March 31 (Bloomberg) -- European officials praised Spain’s 2012 budget measures and urged Prime Minister Mariano Rajoy’s government to implement them without delay.
“The unambiguous commitment of the Spanish government to the target of 3 percent fiscal deficit in 2013 is indeed of paramount importance,” European Union Economic and Monetary Commissioner Olli Rehn said in Copenhagen yesterday. “I expect this will be substantiated soon by a convincing path of fiscal consolidation” along with economic reforms to put Spain on a “more sustainable growth model.”
Spain, under threat of falling victim to the region’s debt crisis, pledged to raise taxes and slash spending to achieve 27 billion euros ($36 billion) in deficit cuts as it tries to trim its budget gap by a third.
“We will assess the budget proposal,” European Central Bank Executive Board member Joerg Asmussen told reporters in Copenhagen. “It’s preferable that new measures can be enacted as soon as possible, maybe through emergency legislation.”
The 2012 spending plan seeks to reduce the budget gap to 5.3 percent of gross domestic product from 8.5 percent in 2011, the largest reduction in at least three decades.
Spanish Economy Minister Luis de Guindos said the government is looking at shortening the parliamentary process necessary to approve the budget.
“Independently of what the ECB member says,” Spain will implement the measures “logically, as soon as possible,” de Guindos said in Copenhagen.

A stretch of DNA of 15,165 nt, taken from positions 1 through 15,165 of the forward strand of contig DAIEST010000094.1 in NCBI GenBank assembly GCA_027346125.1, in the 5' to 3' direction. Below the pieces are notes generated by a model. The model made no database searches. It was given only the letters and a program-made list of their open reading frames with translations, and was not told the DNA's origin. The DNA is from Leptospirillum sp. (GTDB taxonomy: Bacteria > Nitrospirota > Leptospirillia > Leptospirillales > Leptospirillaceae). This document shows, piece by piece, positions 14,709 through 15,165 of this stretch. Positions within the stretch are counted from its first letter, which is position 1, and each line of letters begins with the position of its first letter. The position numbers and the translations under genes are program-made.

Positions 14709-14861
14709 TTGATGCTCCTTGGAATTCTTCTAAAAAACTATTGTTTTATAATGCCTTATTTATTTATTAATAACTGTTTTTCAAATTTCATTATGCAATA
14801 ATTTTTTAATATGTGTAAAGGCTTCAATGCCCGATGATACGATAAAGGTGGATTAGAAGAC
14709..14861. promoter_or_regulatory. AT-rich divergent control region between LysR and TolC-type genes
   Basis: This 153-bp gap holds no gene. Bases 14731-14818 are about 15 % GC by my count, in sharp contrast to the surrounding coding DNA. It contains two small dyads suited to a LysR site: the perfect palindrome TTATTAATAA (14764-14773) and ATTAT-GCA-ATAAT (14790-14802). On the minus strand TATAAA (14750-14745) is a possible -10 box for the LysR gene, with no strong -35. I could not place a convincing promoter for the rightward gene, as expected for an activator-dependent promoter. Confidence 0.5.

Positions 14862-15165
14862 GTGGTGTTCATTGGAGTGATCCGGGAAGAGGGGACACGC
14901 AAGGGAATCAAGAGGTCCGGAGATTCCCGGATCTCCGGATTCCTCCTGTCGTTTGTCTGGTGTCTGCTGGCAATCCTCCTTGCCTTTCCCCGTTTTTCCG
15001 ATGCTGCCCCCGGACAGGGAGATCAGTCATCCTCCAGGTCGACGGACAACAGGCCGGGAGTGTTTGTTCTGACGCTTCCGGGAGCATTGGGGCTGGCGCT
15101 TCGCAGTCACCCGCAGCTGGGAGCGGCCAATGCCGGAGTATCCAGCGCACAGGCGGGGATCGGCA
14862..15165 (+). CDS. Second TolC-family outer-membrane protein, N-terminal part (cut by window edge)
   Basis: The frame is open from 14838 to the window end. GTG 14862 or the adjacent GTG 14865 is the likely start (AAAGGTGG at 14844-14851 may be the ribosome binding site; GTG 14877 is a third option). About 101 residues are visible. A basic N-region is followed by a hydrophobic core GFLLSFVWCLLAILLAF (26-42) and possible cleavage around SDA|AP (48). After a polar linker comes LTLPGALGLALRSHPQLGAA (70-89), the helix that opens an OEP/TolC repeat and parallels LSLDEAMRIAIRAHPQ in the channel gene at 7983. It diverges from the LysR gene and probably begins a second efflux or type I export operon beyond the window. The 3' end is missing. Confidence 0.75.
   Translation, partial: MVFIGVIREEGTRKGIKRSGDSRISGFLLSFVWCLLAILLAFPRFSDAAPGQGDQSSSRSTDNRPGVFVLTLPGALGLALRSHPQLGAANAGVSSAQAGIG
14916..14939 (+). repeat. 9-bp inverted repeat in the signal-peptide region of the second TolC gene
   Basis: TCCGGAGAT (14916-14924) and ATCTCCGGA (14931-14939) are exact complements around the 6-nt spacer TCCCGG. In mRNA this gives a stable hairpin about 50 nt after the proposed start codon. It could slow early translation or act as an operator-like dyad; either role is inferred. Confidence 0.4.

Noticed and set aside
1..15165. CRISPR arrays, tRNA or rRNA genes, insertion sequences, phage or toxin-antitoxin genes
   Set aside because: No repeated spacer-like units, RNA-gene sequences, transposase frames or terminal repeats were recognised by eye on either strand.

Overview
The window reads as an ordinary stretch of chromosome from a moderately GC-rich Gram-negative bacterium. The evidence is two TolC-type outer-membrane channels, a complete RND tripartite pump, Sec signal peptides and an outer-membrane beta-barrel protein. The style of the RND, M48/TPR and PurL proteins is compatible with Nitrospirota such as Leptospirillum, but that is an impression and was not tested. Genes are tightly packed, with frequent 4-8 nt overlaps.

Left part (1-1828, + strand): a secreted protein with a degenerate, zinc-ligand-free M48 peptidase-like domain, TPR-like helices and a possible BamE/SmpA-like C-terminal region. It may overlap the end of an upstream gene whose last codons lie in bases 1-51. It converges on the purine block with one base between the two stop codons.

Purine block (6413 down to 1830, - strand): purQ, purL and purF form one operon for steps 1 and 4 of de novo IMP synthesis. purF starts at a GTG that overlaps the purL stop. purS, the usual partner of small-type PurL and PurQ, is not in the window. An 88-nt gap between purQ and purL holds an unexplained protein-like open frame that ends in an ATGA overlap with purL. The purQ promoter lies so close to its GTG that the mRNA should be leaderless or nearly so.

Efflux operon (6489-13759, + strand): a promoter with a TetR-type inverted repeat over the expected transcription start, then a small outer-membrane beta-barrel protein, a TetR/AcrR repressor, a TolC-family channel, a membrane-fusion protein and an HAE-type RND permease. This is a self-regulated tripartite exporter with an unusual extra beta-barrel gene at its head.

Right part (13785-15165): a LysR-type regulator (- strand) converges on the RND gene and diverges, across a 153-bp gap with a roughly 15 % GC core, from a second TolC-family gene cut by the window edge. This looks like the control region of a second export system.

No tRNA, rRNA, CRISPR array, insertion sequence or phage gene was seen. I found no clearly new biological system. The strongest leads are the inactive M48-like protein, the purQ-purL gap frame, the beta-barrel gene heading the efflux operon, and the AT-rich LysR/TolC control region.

Rajoy riled EU partners on March 2 when he said he’d raised Spain’s deficit target to 5.8 percent of GDP from the 4.4 percent initially pledged. Earlier he had attended a ceremony to sign the fiscal pact treaty aimed at ending the debt crisis by enforcing budget discipline. EU allies pushed back and got Spain to agree on March 12 to a 5.3 percent goal.
“If we would have uncertainty growing due to the fact that people did not perceive that Spain was going in the right direction, that would have brought us back to where we were a couple of months ago,” Swedish Finance Minister Anders Borg said today before the second day of talks in Copenhagen. “So, I think it was crucial that they presented a budget that upholds the 3 percent target.”
The yield on Spain’s 10-year bond has risen more than 50 basis points since March 2 as a deepening economic slump compounded a bigger-than-forecast shortfall last year. The additional austerity measures announced today may fuel a second recession since 2009 that’s left the country with the euro-region’s highest jobless rate at more than 23 percent.
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